Related: What To Consider When Investing Your (Hard-Earned) Money

Technology

Without access to the latest technology, business growth can quickly stagnate. This is why 23% of South Africa’s small businesses plan to invest in up to date equipment, whether that be new machinery, mobile devices or computers.

The right investment in this area can give a business a real competitive advantage.

It can help boost profits and improve operational efficiency – both of which can help a small business withstand difficult economic conditions with greater success.

Product development

Consumers are spoiled for choice. Their needs are constantly changing and companies can’t afford to become complacent. To keep up with market demands, 22% of small businesses plan to invest in product development. Barring a few timeless classics, most products need a regular review and tweak to stay relevant and popular.

Technology

technology-south-africa

Digitisation is transforming business functions across the board. Technologies, like cloud software can take care of laborious administrative work.

Related: How To Make Money Investing, According To Ashton Kutcher

This liberates employees from time-consuming tasks, enabling them to focus on more strategic work like customer retention and acquisition.

Technology has the power to improve productivity and efficiency. Which is why 18% of small businesses are going to focus their investment plans on this area of their businesses.

Customer service

The customer should always be the priority. It doesn’t matter how good a product is, if there are no customers, then there’s no business. As competition increases, the user experience becomes more and more important to win over customers.

Business growth depends on happy customers and to achieve that, 18% of small businesses plan to invest in delivering better service.

All five of the above business areas are worthy investment focuses. The question is, how does a small business work out what to invest where? The only way it can invest effectively is with a full view of its company finances. A small business needs to be able to see which functions have provided the best return on investment to date.

Related: 12 Millionaire Habits To Start Making Serious Money Soon And Build Wealth In A Hurry

It also needs to consider how much investment capital it has to spend. What’s more, before it makes an investment in say, marketing or product development, it must know exactly how and where the money needs to go.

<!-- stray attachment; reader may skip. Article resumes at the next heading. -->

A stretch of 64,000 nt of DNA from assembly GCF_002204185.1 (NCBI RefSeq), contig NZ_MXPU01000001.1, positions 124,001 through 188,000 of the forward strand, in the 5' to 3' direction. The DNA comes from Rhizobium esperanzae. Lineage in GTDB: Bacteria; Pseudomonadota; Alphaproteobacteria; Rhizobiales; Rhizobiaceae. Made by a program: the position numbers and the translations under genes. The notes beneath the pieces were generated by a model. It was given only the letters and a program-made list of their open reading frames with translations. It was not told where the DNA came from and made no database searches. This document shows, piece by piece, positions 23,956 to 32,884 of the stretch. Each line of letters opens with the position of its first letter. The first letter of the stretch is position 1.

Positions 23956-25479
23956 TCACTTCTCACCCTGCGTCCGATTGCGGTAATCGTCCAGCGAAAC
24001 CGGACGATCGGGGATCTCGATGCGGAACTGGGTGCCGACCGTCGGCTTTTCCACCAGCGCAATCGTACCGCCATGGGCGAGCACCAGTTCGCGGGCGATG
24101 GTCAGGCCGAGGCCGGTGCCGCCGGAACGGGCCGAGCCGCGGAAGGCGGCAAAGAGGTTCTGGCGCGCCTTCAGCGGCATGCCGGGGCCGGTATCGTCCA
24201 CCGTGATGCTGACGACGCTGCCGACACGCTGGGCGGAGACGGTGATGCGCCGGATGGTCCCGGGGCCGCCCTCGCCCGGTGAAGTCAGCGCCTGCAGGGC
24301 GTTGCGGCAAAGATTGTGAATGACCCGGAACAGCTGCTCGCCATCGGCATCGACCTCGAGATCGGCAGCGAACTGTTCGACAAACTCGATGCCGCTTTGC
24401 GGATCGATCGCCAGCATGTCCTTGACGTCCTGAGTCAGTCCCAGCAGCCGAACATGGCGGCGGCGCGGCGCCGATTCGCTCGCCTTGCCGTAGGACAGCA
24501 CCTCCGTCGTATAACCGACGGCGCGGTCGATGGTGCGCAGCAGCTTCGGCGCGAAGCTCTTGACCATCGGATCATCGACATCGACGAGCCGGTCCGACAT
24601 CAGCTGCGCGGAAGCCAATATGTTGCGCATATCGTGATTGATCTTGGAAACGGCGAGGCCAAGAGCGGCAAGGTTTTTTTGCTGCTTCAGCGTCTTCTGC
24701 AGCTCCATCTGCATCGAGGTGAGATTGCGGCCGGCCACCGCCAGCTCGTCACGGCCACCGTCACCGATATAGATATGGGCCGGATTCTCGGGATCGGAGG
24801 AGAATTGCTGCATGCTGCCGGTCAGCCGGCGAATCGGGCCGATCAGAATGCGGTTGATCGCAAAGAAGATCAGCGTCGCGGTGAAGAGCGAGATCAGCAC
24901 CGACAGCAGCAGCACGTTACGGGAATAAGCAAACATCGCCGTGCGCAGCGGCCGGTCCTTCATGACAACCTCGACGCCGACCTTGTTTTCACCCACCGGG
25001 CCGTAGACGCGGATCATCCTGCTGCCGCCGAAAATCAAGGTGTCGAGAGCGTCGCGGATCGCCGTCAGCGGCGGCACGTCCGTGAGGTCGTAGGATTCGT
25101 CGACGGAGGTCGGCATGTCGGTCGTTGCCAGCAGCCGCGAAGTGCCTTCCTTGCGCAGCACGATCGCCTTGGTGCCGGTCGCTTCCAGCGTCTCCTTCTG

The right software can help a small business access the real-time insights it needs to make better, faster financial decisions. To combat increased competition and market uncertainty, South Africa’s small business owners need access to up-to-the minute information from any device no matter where they are. An informed investment has the greatest chance of success.

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Cash Flow

The Simple Way To Pay Wages When Your Staff Don’t Have Bank Accounts

If you have employed casual workers over the busy season, you can pay wages even if they do not have bank accounts.

Absa

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At Absa Business Banking, the things that are important to you are just as important to us. We understand your business needs, which is why we have developed tailored solutions to help you where it counts. Take CashSend Plus, for example. It is a payment solution that enables you to pay workers even if they do not have bank accounts.

Related: Hiring Your First Employee? 5 Things You Need To Know

It is safe and secure

Your employee will receive a six-digit access code and a ten-digit reference number, so that they can verify the transaction. The money is instantly available at an Absa ATM.

You can even pay yourself

We have all lost bank cards or wallets at some point in our lives. What an inconvenience. Well, it is good to know then that you can access cash by sending it to yourself. Now, that is what we call better. 

Related: How Salary Transparency Empowers Employees – And When Not To Use It

Interested?